Annoy Mouse: Diplomacy is war by other means: If we were to “pull out” of the UN, you could expect the formation of another League of Nations, perhaps the EU, China, and Russia. I wouldn’t put it past Schroeder and Chirac to do just that. We wouldn’t even be privy to their deliberations or more likely we’d be the brunt of their findings. This could, probably would create serious consequences for our policies abroad, our trade relations, and it would probably create a greater rift between the Blue-Red states internally. Even moderates might fear that the US is “going it alone” or at least being barred from its’ proper seat at the big global table. I think the EU would get a sadistic kick out of this. Most people I know think Political Correctness is a bunch of hooey, but you can be damn sure that they will play the semantics game to ensure that they will not be consumed by the ravages of the PC police at school, work, and at home. So feign a little obeisance, do the UN turkey dance, talk the drivel. It doesn’t cost that much and in the end it does more than nothing…it keeps worse things from happening.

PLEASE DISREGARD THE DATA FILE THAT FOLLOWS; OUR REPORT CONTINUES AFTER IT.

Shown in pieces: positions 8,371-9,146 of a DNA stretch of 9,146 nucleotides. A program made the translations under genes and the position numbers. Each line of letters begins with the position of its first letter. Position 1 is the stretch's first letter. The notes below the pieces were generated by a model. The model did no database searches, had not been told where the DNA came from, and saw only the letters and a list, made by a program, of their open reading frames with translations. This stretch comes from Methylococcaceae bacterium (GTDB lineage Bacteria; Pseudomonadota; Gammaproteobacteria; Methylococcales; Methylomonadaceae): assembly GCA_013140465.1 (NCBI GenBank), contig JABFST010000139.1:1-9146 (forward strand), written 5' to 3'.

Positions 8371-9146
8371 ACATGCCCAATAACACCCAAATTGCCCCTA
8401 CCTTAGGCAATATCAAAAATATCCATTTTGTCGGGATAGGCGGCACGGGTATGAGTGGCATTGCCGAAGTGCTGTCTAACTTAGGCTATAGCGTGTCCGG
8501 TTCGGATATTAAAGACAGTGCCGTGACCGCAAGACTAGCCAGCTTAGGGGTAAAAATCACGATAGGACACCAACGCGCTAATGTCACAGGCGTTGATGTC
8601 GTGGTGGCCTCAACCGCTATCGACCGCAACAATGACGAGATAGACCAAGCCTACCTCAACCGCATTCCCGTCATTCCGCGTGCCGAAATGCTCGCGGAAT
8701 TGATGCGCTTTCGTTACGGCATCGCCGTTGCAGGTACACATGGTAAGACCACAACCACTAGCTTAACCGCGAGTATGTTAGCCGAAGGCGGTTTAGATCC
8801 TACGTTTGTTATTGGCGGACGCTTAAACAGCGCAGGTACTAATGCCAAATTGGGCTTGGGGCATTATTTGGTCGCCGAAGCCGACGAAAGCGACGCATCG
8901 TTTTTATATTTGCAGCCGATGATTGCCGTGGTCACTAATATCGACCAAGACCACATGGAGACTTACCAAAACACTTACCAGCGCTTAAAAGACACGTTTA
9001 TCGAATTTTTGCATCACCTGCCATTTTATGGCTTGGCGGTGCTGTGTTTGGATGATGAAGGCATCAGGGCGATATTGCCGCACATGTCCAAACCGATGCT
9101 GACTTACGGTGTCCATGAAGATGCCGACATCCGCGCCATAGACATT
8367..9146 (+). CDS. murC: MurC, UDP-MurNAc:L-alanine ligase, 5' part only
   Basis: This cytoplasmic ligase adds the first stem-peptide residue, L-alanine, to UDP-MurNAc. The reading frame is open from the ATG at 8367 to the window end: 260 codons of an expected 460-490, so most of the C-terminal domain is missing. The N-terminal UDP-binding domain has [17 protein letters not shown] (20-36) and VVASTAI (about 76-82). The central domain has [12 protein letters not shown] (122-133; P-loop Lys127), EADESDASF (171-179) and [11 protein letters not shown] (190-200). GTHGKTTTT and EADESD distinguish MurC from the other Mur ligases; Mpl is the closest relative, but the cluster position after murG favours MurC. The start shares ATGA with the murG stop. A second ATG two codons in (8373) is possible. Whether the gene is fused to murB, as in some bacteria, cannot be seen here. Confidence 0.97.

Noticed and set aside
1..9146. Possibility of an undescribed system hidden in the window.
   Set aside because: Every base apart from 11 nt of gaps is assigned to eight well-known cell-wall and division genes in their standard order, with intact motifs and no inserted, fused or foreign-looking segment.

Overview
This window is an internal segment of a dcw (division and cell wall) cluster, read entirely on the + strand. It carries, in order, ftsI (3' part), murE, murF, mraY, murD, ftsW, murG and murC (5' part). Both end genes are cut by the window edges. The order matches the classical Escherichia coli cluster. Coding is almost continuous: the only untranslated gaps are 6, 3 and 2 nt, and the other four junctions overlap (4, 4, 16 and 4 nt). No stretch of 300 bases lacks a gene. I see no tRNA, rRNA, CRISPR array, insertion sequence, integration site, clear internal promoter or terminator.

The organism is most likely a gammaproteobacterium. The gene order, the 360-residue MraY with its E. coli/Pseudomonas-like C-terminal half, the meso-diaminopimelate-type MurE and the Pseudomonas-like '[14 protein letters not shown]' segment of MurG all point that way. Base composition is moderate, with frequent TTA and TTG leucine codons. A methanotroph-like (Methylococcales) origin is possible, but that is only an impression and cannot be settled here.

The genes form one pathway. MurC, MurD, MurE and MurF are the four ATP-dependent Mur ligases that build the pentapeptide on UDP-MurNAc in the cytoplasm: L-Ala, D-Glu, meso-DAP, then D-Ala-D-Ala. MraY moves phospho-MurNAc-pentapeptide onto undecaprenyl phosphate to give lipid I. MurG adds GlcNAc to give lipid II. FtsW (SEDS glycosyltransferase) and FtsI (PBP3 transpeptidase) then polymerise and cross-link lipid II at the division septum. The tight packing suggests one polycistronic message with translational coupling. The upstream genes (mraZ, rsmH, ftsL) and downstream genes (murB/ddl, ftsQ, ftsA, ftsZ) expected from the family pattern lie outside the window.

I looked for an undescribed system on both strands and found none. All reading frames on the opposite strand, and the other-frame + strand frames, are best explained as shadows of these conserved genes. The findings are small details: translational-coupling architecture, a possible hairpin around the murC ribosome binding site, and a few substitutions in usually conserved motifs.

Upon further reflection, this topic cries out for a longer response.

The League of Nations and its successor, the United Nations, were created in the aftermath of the Great War in reaction to its horrors: Nothing like that must ever happen again. An idealistic vision was born, midwifed by Woodrow Wilson, as well-meaning members of the educated elites visualized a world without war, in which conflicts were mediated and short-circuited by an international deliberative body.

The League of Nations, of course, failed to prevent another and even greater conflagration just over twenty years after the first. The United Nations arose from the formal alliance of the victorious powers in World War II, expanding after the war to become the bureaucratic entity we all know and love today.